This is the third of a three-part interview with Christine Whittemore, creator of Flooring the Consumer, a trade blog in the carpet industry, and Carpetology, a consumer focused blog on everything carpet. Read part 1 here and part 2 here.
Pushing further into social networks
As Ms. Whittemore has continued to learn more about the social media environment, she and her colleagues have reached into new areas.
In 2007, and again in 2008, she participated in writing the Age of Conversation, a collaborative book created with bloggers around the world. Each author contributed a chapter, and the book proceeds have been donated to the children’s charity Variety.
Being involved in that project was what led Ms. Whittemore into other online sharing tools, including Facebook and Twitter. “We had a reason to experiment with some of these tools to figure out whether they make sense and how to use them. I’m in admiration over Wiggly Wigglers (here on Facebook) and The Engaging Brand (here on Facebook) and how they use Facebook to nurture their community and business.”
She has now started experimenting with Facebook for Wear-Dated, and has a video series called A Foot’s Perspective on YouTube. True to form, both these properties are cross-linked and linked to the Carpetology Blog. There are Flickr sets for Wear-Dated, Solutia’s brand of carpet fiber. “These are long term projects that allow me to keep on learning and experimenting.”
Ms. Whittemore also describes herself -- accurately -- as an "enthusiastic participant" in the Bathroom Blogfest, an annual event that I was involved in instigating that created many opportunities for additional blog profile through cross-linking.
The "social media paradox"
When asked about key learning and missteps, Ms. Whittemore says, "The biggest misstep is not experimenting and trying these tools. They are efficient and powerful and here to stay. So, not becoming familiar with them puts you at a disadvantage."
Unfortunately, as many new media practitioners know, time pressures often expand with involvement in social networks, something she calls "The social media paradox".
"My biggest frustration is not having enough time. I bet you are familiar with what I term the social media paradox: you get involved because you have a bit of extra time. Before you know it, the social media project has snowballed and taken on a life of its own.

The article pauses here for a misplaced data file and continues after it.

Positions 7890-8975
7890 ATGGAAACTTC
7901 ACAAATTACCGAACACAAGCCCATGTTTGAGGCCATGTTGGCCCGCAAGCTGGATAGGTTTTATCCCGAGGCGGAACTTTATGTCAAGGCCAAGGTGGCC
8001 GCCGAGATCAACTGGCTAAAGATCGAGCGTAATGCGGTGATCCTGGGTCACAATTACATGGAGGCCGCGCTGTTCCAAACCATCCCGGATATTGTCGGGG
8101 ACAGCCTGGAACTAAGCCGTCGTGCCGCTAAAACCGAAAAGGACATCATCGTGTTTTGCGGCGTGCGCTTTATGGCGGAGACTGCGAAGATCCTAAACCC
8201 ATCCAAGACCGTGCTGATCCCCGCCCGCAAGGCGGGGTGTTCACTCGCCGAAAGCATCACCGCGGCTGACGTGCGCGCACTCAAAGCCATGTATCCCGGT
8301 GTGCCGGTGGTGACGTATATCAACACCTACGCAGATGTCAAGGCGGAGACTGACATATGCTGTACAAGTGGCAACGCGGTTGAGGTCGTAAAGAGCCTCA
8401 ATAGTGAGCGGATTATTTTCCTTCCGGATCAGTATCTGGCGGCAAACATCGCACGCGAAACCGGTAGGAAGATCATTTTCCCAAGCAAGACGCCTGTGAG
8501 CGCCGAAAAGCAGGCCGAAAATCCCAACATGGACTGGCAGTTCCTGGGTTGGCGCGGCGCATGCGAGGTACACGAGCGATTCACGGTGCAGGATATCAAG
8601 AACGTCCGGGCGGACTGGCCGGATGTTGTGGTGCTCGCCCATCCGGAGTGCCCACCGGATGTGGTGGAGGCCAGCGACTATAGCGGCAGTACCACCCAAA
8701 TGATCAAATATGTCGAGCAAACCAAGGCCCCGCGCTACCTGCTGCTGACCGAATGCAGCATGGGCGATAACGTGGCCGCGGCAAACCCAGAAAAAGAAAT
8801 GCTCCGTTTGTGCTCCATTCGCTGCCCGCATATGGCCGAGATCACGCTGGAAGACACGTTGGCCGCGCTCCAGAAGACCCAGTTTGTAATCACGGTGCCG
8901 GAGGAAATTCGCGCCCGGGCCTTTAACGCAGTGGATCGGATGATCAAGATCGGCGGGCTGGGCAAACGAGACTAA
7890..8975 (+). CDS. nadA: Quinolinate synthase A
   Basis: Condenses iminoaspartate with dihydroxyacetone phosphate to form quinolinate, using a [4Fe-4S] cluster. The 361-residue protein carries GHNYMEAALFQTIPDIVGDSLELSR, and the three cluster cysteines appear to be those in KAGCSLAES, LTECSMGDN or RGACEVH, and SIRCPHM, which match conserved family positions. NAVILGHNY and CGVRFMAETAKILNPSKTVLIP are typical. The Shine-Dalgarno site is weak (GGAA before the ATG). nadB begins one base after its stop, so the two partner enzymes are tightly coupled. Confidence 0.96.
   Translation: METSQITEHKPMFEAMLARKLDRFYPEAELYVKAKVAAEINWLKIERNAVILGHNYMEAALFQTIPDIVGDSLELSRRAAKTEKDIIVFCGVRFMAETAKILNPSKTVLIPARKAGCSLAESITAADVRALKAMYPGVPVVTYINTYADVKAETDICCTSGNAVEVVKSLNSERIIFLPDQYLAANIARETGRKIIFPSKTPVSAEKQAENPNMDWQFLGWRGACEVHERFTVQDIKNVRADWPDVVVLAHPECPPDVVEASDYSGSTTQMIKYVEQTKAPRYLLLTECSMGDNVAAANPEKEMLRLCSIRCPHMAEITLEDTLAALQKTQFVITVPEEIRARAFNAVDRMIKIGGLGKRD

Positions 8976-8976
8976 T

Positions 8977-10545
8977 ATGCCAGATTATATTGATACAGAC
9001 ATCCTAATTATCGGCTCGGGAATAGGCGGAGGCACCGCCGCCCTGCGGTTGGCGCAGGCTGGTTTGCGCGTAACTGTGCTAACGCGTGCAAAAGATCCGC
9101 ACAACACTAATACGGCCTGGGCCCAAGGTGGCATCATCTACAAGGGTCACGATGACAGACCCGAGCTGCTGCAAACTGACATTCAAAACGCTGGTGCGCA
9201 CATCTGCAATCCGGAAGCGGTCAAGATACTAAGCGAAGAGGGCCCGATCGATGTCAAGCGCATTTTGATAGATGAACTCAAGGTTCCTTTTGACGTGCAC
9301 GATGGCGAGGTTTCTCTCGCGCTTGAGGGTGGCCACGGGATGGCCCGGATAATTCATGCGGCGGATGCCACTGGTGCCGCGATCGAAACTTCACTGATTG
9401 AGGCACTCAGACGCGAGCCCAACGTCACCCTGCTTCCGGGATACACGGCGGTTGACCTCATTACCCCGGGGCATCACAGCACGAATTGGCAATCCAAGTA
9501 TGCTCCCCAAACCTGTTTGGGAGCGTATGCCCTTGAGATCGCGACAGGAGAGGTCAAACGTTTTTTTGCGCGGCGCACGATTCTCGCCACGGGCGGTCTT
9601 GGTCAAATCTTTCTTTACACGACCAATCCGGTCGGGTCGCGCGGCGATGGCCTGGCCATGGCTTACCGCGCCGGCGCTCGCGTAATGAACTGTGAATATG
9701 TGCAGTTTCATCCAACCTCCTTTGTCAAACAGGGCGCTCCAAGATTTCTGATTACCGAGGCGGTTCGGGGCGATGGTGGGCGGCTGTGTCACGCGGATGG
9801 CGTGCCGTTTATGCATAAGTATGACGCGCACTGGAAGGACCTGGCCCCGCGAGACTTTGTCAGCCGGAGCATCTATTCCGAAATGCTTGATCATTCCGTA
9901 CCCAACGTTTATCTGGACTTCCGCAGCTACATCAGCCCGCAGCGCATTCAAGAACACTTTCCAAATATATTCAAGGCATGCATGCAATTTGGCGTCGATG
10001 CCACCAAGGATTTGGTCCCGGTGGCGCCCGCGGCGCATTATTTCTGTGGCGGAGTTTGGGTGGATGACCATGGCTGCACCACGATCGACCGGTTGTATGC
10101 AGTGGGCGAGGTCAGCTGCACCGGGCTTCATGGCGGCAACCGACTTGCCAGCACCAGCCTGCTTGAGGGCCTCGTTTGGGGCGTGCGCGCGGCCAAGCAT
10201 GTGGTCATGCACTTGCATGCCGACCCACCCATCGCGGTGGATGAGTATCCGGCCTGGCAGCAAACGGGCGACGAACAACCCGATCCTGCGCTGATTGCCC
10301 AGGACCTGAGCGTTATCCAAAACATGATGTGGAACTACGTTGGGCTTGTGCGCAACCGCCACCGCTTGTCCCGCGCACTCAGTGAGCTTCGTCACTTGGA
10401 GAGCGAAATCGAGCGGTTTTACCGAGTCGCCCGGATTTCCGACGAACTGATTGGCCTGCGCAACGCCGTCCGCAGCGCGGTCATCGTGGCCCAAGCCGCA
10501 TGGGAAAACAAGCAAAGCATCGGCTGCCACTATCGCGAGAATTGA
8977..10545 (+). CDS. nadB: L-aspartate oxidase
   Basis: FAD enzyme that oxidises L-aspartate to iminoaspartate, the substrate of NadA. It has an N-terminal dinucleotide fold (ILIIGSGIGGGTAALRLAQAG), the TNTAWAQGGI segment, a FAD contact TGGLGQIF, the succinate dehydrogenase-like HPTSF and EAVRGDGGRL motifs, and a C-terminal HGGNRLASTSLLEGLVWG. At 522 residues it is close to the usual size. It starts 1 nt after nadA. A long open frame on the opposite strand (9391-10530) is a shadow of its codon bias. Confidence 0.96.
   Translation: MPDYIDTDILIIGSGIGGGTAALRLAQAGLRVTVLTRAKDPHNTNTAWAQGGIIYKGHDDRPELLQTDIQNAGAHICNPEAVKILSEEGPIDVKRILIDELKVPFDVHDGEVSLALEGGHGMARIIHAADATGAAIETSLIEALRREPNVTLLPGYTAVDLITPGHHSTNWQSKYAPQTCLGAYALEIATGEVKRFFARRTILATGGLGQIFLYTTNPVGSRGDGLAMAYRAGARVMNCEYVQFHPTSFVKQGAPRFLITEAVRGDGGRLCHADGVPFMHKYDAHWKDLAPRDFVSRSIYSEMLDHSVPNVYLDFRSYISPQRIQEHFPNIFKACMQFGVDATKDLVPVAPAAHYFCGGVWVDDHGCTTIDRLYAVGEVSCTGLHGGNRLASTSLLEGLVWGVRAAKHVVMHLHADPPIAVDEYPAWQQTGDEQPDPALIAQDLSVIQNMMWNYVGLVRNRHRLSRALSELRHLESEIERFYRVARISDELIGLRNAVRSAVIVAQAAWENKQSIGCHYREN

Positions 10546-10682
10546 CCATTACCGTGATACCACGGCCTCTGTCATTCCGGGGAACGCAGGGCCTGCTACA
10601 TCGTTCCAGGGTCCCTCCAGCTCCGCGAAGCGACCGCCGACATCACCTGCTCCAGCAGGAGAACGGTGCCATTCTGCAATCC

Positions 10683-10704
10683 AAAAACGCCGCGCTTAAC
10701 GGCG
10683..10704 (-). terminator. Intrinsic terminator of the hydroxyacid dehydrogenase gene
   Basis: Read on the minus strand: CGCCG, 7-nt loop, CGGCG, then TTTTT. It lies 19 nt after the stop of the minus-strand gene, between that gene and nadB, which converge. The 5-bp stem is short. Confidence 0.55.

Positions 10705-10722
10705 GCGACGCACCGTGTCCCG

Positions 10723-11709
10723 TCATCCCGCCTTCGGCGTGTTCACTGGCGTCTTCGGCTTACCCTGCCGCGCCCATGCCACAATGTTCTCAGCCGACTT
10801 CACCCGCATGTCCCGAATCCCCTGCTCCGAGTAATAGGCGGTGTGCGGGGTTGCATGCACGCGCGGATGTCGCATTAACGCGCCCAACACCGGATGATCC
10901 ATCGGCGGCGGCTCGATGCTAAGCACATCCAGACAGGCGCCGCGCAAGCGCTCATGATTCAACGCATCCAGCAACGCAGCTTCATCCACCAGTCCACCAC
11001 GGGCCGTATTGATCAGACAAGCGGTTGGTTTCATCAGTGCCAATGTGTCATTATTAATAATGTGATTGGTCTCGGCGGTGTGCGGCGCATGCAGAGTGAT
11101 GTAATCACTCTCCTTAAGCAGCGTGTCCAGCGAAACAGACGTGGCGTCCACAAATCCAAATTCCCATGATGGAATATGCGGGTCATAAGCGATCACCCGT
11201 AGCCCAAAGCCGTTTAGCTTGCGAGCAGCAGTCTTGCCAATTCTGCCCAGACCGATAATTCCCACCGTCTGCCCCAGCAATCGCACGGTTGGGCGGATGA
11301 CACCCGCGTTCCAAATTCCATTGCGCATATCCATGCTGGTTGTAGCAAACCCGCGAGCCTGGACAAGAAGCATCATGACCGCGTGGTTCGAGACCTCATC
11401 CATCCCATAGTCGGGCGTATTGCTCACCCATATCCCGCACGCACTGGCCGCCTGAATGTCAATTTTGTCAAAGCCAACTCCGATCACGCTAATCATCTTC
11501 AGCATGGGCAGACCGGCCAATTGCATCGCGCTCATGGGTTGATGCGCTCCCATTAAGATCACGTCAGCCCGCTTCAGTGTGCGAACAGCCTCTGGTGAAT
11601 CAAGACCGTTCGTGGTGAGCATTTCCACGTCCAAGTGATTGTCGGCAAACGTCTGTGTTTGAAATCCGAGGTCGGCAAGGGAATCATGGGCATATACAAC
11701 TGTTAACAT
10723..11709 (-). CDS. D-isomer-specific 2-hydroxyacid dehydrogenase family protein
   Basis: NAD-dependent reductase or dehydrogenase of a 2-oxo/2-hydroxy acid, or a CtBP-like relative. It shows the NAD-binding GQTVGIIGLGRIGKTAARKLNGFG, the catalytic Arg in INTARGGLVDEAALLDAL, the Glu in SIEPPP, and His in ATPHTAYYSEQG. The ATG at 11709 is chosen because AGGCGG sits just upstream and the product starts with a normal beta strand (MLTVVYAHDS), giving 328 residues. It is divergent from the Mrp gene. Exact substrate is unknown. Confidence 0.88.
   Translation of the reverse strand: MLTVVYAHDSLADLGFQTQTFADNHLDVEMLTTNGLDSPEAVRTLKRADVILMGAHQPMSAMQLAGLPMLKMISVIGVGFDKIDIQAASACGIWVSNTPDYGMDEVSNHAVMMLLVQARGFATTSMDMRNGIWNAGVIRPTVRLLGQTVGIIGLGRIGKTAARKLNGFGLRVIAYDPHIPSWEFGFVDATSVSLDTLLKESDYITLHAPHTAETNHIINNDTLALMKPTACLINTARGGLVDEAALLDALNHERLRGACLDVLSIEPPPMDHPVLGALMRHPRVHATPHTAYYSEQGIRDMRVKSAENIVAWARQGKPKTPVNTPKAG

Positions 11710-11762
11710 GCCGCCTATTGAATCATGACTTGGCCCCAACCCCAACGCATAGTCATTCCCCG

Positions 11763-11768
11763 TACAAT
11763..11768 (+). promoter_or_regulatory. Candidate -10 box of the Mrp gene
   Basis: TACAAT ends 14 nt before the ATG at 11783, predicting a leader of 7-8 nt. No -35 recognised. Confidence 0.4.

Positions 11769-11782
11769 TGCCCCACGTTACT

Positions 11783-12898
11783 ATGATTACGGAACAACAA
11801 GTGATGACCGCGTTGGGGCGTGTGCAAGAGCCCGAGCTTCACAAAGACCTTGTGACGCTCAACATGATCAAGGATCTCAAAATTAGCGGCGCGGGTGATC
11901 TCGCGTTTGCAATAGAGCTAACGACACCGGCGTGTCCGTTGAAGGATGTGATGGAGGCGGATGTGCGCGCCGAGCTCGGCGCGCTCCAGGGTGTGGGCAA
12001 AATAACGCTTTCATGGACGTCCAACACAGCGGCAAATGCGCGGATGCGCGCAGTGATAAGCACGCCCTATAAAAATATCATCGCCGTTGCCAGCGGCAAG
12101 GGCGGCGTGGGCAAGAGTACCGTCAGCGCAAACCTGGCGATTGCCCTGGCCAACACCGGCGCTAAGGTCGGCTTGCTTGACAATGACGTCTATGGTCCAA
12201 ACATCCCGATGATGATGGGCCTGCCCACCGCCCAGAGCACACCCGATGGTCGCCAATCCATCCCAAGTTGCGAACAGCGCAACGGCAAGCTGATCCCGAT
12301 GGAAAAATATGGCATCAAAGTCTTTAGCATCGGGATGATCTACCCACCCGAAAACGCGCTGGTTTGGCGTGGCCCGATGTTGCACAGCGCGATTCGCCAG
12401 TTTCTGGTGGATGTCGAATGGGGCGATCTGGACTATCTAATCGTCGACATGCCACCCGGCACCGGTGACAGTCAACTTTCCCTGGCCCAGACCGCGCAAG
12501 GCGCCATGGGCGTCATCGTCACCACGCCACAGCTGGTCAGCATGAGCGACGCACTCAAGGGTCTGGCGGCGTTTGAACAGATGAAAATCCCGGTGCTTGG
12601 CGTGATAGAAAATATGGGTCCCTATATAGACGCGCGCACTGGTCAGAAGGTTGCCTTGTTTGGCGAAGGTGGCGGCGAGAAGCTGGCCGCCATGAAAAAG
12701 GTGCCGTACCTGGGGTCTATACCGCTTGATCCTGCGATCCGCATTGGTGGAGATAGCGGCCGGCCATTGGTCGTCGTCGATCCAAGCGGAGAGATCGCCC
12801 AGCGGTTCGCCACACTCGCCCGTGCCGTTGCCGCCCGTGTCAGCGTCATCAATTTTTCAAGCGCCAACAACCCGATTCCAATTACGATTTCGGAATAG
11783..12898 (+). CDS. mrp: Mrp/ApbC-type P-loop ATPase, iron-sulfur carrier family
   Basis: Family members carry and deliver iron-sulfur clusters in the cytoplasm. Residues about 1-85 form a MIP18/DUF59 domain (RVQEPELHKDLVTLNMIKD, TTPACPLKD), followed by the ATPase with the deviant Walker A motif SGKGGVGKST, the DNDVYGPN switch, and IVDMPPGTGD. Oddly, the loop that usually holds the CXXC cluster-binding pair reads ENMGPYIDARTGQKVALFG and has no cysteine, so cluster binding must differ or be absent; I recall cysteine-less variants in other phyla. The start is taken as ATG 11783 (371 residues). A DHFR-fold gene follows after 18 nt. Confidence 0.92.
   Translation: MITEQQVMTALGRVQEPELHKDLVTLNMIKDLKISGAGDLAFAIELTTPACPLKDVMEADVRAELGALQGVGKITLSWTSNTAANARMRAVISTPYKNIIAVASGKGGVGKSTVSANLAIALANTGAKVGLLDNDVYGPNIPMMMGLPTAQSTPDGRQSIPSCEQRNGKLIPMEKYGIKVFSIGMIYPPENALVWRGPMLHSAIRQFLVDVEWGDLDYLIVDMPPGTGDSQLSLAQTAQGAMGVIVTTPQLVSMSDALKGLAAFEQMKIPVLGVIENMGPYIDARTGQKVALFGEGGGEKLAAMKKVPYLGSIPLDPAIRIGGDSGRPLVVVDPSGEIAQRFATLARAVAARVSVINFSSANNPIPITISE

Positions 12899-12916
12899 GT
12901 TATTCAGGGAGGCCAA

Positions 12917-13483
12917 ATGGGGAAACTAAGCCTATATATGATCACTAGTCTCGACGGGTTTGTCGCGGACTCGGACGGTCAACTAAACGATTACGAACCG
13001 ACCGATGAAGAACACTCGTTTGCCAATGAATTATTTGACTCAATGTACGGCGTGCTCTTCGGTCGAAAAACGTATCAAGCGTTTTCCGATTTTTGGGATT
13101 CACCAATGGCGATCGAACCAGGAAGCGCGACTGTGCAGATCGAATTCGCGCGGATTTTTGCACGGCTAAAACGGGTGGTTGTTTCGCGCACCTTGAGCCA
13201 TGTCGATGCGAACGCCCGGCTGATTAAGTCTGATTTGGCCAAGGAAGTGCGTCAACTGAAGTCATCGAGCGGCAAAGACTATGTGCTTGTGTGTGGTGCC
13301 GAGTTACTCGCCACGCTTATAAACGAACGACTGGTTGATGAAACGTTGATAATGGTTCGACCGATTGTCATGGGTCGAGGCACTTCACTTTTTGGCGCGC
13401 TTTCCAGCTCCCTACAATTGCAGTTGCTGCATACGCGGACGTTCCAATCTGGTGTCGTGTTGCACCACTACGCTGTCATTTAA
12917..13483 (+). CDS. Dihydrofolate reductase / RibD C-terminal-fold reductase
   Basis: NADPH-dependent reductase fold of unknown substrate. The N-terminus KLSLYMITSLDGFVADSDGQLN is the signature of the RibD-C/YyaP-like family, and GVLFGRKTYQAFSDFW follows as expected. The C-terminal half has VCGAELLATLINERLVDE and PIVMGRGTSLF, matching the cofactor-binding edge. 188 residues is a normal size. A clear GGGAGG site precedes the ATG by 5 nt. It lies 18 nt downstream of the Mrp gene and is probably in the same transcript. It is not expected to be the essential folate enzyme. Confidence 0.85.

"You develop a community. You must nurture it, but that leaves less time to be looking outward at what others contribute to the conversation, and keep up with other new developments."
The challenge becomes to "still be aware of what’s going on outside your immediate circle". If you don't maintain this connection between the online and offline worlds, she believes you become "too insular".
Another key area of learning has been in keyword placement and search engine ranking. "I knew nothing about SEO when I started out. As my writing has improved, I’m developing more sensitivity for how to position ideas and keywords for greater benefit. The Carpetology Blog has helped tremendously as all postings have some relationship to carpet."
She still wishes she had more time for formal training in online copywriting principles and SEO (Search Engine Optimization), as well as Google Analytics and other tools. All in service to meet the goals of the entire exercise: "understand what matters to web visitors".
Trends: social media is growing, and the consumer is in charge
Ms. Whittemore believes that blogs and other social media tools are becoming more accepted, even in traditional industries. "I’m seeing more exploration taking place with LinkedIn groups forming", she notes, and "Corporations are getting increasingly involved in social media which means that acceptance is growing."
What isn’t changing is that the consumer is in charge and begins research at a web browser. "The only way to be discovered is by participating in the online conversation and creating content that is authentic, trustworthy, relevant and valuable. And that will only become more true going forward."
Christine Whittemore is certainly one of the people actually driving change in traditional industries. I have no doubt that Solutia's competitors are wondering how to catch up to this two year lead in online conversational presence. They could take a lesson from her, and just get started.
The development of these online properties certainly shows the potential impact available from new media involvement for any industry, no matter how traditional, or even low-engagement the category might seem.